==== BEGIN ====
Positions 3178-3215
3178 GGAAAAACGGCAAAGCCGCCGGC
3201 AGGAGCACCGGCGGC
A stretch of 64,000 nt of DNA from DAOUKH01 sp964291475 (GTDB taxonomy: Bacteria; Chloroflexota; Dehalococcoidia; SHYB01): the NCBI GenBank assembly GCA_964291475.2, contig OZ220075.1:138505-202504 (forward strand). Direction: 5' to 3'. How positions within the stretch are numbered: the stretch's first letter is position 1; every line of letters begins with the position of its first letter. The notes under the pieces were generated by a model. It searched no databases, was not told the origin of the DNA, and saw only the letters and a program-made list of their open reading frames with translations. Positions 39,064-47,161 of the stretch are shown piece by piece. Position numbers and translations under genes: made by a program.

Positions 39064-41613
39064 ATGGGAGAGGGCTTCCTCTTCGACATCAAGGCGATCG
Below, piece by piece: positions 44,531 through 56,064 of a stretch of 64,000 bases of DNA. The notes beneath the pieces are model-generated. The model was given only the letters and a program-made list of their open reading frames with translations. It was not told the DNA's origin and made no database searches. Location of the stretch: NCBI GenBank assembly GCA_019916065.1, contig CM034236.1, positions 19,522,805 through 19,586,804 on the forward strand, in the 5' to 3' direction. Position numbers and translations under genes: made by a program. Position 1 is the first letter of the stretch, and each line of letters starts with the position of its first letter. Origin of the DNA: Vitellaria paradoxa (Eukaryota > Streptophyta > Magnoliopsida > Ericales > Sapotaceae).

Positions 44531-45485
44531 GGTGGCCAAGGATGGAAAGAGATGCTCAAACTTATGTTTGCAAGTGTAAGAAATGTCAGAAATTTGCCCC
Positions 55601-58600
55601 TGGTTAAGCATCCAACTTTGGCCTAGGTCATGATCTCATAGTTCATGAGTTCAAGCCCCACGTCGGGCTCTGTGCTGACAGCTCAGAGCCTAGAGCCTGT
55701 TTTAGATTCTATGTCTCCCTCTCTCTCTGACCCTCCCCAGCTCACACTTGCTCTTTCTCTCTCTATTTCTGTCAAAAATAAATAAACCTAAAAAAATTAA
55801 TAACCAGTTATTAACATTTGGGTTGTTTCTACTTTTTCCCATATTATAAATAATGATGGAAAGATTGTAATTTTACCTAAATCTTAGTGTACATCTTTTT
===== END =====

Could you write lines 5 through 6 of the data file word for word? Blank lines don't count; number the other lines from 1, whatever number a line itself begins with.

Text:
Positions 39064-41613
39064 ATGGGAGAGGGCTTCCTCTTCGACATCAAGGCGATCG